There is also a sense of fear and uncertainty as with any political crisis. I feel that the military has demonstrated its might very early on and the ongoing detention of anyone who is considered to be a risk in light of the Public Emergency Decree is a way to silence any possible opportunity to publicly denounce the actions - and if you did, with the media control in place, it would be very unlikely that your message would be heard. So we do need to consider alternatives. What is critical right now is to ensure women's realities are not lost in the political maze and that the status, particularly of rural women, can provide critical development benchmarks to demonstrate that we need democratic governance so that women can have a place in decision making for their peace and human security.

There is also a need to link the growing violence, especially sexual and domestic violence to the political realities and how these impact very clearly on the status of women.
How have women's organisations responded to these challenges?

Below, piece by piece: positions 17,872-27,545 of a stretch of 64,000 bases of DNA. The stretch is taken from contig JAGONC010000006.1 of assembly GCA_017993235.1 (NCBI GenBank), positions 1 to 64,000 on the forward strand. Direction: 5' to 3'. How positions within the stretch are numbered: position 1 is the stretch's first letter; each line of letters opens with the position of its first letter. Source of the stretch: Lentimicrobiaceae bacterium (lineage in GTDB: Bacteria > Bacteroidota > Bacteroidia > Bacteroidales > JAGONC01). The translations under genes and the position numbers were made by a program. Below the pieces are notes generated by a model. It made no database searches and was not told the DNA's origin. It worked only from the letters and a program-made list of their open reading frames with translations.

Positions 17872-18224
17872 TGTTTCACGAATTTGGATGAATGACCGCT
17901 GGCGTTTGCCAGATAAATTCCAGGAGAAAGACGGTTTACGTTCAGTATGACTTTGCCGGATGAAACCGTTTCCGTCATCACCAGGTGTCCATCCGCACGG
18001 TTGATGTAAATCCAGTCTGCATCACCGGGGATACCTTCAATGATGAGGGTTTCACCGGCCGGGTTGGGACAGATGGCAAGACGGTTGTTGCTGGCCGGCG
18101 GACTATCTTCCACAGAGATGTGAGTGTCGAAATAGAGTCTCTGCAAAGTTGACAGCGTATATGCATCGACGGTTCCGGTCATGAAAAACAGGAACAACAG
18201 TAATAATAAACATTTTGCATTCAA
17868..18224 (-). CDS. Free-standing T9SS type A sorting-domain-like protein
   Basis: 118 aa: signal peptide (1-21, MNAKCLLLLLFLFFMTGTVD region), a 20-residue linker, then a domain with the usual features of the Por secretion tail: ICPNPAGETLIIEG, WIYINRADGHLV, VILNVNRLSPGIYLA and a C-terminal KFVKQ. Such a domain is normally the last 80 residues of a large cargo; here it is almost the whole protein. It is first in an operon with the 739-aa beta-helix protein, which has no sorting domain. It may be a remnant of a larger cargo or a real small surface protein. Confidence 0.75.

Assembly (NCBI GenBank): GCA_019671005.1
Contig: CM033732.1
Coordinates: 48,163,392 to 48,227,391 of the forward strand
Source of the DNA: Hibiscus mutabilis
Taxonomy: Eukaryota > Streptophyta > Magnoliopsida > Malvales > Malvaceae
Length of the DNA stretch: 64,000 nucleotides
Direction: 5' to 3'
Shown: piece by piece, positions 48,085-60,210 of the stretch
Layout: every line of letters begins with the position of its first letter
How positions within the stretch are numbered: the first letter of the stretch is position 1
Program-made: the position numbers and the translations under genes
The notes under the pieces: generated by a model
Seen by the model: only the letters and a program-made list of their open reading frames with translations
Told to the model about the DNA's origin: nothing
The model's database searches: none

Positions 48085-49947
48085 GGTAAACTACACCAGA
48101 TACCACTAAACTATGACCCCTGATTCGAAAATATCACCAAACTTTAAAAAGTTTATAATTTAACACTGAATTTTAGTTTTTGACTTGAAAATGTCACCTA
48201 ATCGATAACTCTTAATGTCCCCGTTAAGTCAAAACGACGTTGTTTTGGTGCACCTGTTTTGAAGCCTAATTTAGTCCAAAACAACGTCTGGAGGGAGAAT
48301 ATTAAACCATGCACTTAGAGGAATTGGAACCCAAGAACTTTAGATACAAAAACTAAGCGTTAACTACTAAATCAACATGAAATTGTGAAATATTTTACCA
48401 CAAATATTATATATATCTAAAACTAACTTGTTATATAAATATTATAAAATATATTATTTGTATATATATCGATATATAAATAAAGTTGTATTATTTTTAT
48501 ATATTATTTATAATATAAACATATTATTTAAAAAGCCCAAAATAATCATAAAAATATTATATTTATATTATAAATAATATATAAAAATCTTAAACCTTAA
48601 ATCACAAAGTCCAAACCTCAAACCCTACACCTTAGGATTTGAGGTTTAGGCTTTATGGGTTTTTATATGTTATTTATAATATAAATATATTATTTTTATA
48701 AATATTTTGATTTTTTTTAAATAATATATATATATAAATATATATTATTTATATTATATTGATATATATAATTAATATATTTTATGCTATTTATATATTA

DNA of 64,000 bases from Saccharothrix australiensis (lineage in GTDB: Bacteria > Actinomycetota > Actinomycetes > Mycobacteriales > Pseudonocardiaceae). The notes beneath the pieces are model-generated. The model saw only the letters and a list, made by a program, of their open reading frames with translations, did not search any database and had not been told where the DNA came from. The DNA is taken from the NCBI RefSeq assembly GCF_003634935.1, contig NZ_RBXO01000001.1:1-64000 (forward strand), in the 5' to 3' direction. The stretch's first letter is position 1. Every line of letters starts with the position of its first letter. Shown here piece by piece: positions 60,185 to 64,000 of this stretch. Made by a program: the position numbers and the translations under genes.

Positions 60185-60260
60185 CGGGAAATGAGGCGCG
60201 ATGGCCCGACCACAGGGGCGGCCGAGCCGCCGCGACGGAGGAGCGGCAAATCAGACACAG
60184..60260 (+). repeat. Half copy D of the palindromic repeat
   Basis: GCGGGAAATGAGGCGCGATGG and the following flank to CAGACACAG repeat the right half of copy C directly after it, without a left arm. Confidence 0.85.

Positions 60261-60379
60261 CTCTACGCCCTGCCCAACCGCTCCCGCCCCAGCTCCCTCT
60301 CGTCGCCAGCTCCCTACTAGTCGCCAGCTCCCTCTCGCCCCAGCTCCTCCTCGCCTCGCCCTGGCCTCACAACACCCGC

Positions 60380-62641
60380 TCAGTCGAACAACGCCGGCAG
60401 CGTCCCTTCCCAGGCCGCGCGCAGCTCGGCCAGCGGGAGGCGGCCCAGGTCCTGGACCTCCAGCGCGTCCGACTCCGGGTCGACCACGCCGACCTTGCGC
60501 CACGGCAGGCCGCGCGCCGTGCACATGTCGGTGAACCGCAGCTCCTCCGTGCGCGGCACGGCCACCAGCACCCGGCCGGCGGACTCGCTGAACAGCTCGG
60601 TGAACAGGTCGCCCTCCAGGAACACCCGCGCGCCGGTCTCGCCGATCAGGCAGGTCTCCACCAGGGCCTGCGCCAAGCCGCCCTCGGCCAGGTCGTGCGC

Dating back to 1987, following each military or civilian coup, women have responded actively calling for respect for the rule of law and human rights, and these have been acts of peace and non violence. Women have been detained in 1987 and again in 2006 for their work. Women human rights activists in particular were detained and suffered at the hands of the military following the takeover in 2006.

Women have rallied together, through silent peace vigils which demonstrate our commitment to peace and make the point that we will not be silenced by the acts of the overthrow of any democratic government. We have negotiated at the policy level, as well as by using our women's networks to communicate with other key political players.

Women have documented events, they have spoken out on human rights abuses and they have also been involved in ongoing lobbying and advocacy especially for a formal and mediated dialogue process which would have the support of the UN and the Commonwealth Secretariat. But this is not easy especially as these are new concepts which need to be discussed and understood by the broader movement, by more women.